Don’t tell me you don’t know what it’s like to be saying on the outside, “Huh. That’s interesting. I wonder if we could explore that concept in more detail,” while on the inside, you’re stomping your foot and saying, “That’s stupid! You’re wrong and I hate your face and I want a cookie!”
But look at what Jesus says here. “Then he took a little child and put it among them; and taking it in his arms, he said to them, ‘Whoever welcomes one such child in my name welcomes me, and whoever welcomes me welcomes not me but the one who sent me.’”
Jesus loves that stubborn, selfish childish self that we hide away and berate.
He knows that no one ever truly changes as a result of guilt or fear.
He is telling the disciples, “As long as you deny the reality of yourself, your fear and selfishness and hunger for power, it will control you.”
Jesus instead offers us love and welcomes us into his arms.
But this is important for more than just our own internal struggles.
Jesus tells us to welcome the children in others.
This is where the rubber really hits the road in our Christian community.
There are moments every single time you come to church when a church member does something that drives you crazy.
One person acts territorial over a ministry, another person hugs you even though you give off very strong non-hug vibes.
One person tells you the same story every time you talk to him, another person sets up coffee hour wrong, wrong I’m telling you, every time she’s on the schedule.
We drive each other nuts.
That’s the life we live because we believe in Christian community.
And so when Jesus tells us to welcome the little children, he’s reminding us that just as much as we struggle to be our best selves and not give in to our every desire and whim, so too is everyone else around us fighting that same battle.
And it’s not enough to simply acknowledge that truth. We are called to a much higher and more difficult task: to love one another as fellow children.
That’s not to say we are to excuse and allow abusive behavior that damages the community, by no means.
But these little frictions, these besetting sins that we observe in each other—we are called to see underneath the cranky and difficult adult a little child who is struggling so hard to get his needs met, who wants to do the right thing but fails again and again, who more than anything else needs love to grow up into the full stature of Christ.
Remember the Sunday school hymn, “Jesus Loves the Little Children”?
Well, that’s very much the truth, and it’s not just about the literal little children in whom he delights, but the children inside us that most of the time could benefit from a good time out to think about our behavior.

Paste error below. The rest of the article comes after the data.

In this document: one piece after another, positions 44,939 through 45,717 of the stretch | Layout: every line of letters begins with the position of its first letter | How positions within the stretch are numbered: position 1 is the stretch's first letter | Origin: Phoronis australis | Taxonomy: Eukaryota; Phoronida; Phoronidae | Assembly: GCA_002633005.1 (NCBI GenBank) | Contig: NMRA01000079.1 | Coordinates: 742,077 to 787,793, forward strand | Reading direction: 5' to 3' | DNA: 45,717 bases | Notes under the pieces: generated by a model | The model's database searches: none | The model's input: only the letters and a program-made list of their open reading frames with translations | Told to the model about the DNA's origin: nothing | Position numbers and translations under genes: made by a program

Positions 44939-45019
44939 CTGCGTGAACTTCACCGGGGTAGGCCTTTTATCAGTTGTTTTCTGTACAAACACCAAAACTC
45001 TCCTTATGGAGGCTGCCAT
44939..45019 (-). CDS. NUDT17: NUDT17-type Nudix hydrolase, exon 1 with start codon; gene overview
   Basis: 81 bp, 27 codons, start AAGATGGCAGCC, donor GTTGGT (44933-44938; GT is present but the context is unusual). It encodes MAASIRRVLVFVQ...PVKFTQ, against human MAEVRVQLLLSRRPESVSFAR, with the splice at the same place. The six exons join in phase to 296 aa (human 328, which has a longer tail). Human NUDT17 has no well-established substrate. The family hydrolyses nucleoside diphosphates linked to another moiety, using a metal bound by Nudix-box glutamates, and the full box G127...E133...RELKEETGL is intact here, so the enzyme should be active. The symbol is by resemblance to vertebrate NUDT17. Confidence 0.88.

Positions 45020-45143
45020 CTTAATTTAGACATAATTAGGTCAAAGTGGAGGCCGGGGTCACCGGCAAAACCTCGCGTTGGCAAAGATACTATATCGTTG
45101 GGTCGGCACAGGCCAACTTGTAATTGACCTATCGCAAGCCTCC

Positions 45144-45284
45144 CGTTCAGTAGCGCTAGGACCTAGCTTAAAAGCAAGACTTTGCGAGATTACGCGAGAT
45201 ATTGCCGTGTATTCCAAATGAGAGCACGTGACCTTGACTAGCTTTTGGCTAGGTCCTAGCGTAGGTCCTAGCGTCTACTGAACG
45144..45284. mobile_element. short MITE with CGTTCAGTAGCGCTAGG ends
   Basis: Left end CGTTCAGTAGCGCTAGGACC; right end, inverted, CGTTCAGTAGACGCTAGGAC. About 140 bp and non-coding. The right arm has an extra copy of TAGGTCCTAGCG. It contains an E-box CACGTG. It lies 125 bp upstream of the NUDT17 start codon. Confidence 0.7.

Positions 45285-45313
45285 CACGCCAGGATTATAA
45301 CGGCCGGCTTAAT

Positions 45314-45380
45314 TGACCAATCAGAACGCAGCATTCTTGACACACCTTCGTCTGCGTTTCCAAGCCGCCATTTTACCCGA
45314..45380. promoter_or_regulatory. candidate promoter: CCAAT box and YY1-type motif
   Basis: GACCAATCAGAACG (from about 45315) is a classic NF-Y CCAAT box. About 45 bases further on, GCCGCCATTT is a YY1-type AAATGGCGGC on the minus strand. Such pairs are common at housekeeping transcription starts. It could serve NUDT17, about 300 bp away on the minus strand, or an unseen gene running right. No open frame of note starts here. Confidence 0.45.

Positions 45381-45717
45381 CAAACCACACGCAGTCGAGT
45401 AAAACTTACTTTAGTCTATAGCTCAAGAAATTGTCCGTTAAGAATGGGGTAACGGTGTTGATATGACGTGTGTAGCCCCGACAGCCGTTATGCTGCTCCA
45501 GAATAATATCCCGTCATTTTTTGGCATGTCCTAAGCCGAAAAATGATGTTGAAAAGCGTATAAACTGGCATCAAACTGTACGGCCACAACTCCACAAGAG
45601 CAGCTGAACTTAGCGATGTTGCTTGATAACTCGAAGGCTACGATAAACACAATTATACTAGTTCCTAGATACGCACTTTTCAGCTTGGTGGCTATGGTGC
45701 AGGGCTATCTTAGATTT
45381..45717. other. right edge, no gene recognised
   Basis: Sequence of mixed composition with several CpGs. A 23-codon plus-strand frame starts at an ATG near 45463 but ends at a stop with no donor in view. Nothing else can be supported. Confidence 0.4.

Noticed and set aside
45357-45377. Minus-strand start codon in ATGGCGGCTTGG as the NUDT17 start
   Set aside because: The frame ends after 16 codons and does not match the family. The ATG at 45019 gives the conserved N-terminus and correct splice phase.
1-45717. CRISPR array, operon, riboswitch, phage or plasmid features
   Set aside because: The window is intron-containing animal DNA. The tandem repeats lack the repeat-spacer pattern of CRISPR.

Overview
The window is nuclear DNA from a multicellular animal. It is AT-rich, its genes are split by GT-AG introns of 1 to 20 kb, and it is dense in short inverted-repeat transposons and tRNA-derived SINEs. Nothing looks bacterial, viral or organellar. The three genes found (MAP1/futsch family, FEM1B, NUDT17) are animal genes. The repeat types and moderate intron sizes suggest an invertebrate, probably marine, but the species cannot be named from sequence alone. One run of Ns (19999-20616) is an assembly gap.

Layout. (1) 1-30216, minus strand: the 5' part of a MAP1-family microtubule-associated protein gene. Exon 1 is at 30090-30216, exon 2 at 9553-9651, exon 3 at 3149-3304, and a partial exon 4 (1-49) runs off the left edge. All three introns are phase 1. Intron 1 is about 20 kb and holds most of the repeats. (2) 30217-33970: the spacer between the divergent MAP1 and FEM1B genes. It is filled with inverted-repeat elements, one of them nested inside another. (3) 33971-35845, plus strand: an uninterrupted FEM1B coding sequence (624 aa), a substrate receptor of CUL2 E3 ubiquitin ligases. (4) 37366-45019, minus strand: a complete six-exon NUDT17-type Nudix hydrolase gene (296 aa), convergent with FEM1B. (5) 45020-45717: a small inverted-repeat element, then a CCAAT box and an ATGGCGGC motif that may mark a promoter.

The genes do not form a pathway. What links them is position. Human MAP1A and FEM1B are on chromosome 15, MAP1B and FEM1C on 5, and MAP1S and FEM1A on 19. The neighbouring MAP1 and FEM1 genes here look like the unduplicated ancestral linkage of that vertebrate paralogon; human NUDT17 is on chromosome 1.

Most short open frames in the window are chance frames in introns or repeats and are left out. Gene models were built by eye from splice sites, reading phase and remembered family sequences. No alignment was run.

This is what the disciples do not understand in our story.
They are trying to be super-adults, jockeying for position and power, each insisting he’s the greatest.
But Jesus says, “I love you for the children you are. Welcome each other as the children you are and love one another deeply in your flawed, vulnerable humanity.”
But I want to emphasize here that this is not all fluffy 70s pop psychology.
The reason it is so important to see the child within ourselves and in our neighbors and love that child is because when we don’t, that child can and will rise up and become a tyrant.
Our letter from James today makes that clear.
“But if you have bitter envy and selfish ambition in your hearts, do not be boastful and false to the truth. Such wisdom does not come down from above, but is earthly, unspiritual, devilish,” James says. “Those conflicts and disputes among you, where do they come from? Do they not come from your cravings that are at war within you? You want something and do not have it; so you commit murder.”
Talking about our inner child helps us understand how God loves us in our sinful and broken humanity, but remember that the unloved self will lash out and demand attention and satisfaction in whatever way necessary.
“You want something and do not have it; so you commit murder,” James says.
Probably not literal murder, but our behavior can easily result in the death of our relationships, the death of our discipleship, even the death of our Christian community. Learning to love matters.
Learning to love matters.
That’s the simple truth Jesus is trying to communicate to us over and over, every time we start to argue amongst ourselves who is the greatest, which is essentially the substance of many conversations we have, conversations where we subtly try to one-up each other.
Count how many times today you or someone else humble brags or brings up something admirable about yourself.
We do it all the time, and let me tell you, I am a number one offender.
I need to hear Jesus calling me to love so much, which is why I’m so grateful to be here with you today where we can proclaim that message to each other.
You were created out of God’s love to be loved by God so that you might love God in turn and love the others that God loves, your neighbors.
Every false way that we name ourselves and name others fades away in the glorious light of that truth.
We no longer need to fight and struggle and push to defend our false identities.
You are called every day of your life to know yourself to be God’s dearest love, to sink your roots into that knowledge and make it the ground of your being.
It is only when we are open to God’s love for us, being fed and nourished by it, that we have any hope of returning it and giving love to others.